New ‘thermal battery’ soaks up heat energy like a sponge

January 11, 2018 by  
Filed under Green

Scientists at MIT have created a new unconventional material that is highly effective at storing and releasing heat energy — and could be used as a battery. Called AzoPMA, the new plastic-like polymer is capable of holding 100 times as much thermal energy as water. If further developed, a thermal battery which stores and releases heat as energy is needed could revolutionize solar energy , much as powerful traditional batteries have transformed the smart phone and electric car industries. Research on AzoPMA was led by Dr. Dhandapani Venkataraman, a chemist at the University of Massachusetts , and recently published in the journal Nature . The material was given its name in reference to its azobenzene-based poly(methacrylate) composition. AzoPMA is able to hold so much thermal energy because it switches between two conformations, or shapes, depending on its heat . When the material is heated, molecules within take their high-energy form, which is effective at storing thermal energy . When it is cooled, they return to their low-energy form, which then releases heat energy as needed. Related: South Australia to host world’s largest thermal solar plant The potential for thermal battery power is seemingly endless. “Thermal batteries today are where electrical batteries were a century ago,” MIT professor Dr. Jeffrey Grossman, who has led similar thermal battery research , told NBC News . “There are exciting applications we’re only starting to understand.” Venkatarman sees this feature as being especially useful in off-the grid locations. “Imagine when go camping, you’d be charging the molecules while you are hiking, then you’d discharge them to cook your dinner,” he said . AzoPMA could also be used as a non-burning material in solar-thermal ovens, which would reduce the risk of health damage from fumes on stoves common in rural areas, as a component of large household batteries, or spread out in small pieces to melt snow after a storm, without the need for electricity. Via NBC News Images via MIT and Nature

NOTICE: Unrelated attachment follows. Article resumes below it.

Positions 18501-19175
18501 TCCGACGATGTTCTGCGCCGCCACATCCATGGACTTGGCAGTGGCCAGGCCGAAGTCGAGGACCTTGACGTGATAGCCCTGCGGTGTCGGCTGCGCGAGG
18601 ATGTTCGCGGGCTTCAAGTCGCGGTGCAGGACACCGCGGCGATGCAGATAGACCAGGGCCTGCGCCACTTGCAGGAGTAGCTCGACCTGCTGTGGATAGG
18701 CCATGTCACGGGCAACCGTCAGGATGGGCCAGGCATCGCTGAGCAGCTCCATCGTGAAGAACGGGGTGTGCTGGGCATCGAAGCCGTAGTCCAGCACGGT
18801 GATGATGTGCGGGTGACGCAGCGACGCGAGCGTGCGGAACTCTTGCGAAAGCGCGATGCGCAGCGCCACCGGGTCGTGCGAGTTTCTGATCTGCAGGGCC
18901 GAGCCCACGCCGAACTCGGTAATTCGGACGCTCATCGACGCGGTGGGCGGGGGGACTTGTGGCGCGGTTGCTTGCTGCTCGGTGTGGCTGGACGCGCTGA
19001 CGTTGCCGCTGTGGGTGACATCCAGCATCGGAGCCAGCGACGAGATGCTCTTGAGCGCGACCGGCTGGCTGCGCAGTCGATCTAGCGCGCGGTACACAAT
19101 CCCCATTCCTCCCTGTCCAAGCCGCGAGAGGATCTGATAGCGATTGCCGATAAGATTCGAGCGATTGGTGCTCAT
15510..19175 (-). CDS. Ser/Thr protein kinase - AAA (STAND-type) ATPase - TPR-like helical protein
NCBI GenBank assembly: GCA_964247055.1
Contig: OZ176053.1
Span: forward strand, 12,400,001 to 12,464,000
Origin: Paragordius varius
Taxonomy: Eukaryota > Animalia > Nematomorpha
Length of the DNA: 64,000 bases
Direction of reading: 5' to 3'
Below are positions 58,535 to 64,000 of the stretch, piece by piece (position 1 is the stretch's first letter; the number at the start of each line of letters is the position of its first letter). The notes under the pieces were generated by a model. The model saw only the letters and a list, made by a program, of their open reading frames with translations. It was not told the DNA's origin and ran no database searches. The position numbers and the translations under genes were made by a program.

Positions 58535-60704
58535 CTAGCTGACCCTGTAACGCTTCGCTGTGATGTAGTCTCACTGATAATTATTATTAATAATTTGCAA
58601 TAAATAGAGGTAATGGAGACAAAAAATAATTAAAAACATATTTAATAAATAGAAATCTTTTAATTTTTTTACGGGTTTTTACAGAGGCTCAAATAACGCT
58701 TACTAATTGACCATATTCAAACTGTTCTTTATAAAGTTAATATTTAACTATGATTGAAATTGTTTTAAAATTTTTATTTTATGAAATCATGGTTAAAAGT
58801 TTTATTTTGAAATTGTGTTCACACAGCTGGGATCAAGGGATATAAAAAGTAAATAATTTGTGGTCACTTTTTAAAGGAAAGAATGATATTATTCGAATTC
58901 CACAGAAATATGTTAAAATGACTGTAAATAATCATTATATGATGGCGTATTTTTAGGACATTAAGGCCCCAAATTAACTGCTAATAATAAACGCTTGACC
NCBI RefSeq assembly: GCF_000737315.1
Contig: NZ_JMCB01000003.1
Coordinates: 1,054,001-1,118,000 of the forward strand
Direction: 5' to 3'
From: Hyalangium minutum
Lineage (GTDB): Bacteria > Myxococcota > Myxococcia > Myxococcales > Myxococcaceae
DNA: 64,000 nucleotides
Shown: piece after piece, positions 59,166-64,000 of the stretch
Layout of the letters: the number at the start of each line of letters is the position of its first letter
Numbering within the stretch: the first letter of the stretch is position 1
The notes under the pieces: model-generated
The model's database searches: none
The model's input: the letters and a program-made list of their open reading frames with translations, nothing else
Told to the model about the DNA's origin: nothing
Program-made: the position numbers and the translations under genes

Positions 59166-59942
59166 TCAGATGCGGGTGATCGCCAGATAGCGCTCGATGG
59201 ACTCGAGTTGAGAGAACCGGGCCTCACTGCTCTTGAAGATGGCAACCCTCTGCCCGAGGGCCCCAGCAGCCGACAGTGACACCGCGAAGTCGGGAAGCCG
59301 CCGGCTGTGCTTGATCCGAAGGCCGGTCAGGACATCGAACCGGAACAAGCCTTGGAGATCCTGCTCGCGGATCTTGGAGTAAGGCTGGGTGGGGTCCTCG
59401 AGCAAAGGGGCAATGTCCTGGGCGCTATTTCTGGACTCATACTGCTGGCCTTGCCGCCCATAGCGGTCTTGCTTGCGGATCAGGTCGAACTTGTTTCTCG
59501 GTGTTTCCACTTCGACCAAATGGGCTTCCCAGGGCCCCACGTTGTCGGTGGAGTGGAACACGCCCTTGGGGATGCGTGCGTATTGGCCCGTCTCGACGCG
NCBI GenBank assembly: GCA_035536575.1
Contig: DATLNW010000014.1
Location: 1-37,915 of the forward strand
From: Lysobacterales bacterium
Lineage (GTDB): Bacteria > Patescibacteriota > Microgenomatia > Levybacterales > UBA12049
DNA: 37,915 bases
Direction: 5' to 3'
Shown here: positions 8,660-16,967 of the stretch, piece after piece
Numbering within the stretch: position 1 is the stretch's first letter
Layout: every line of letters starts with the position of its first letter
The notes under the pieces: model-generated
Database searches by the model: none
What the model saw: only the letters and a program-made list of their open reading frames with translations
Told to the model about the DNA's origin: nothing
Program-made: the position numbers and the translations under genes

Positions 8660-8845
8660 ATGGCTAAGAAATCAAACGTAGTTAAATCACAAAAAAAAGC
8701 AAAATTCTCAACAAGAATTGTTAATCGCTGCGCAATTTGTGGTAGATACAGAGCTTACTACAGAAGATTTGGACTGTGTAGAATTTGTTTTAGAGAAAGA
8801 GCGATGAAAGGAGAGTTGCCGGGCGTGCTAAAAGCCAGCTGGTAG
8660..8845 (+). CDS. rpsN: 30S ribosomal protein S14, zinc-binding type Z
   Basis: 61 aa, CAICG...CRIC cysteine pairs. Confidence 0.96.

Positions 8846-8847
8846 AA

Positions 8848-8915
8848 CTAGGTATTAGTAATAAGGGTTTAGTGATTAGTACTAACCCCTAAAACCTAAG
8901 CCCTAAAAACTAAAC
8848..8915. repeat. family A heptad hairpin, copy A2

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New ‘thermal battery’ soaks up heat energy like a sponge

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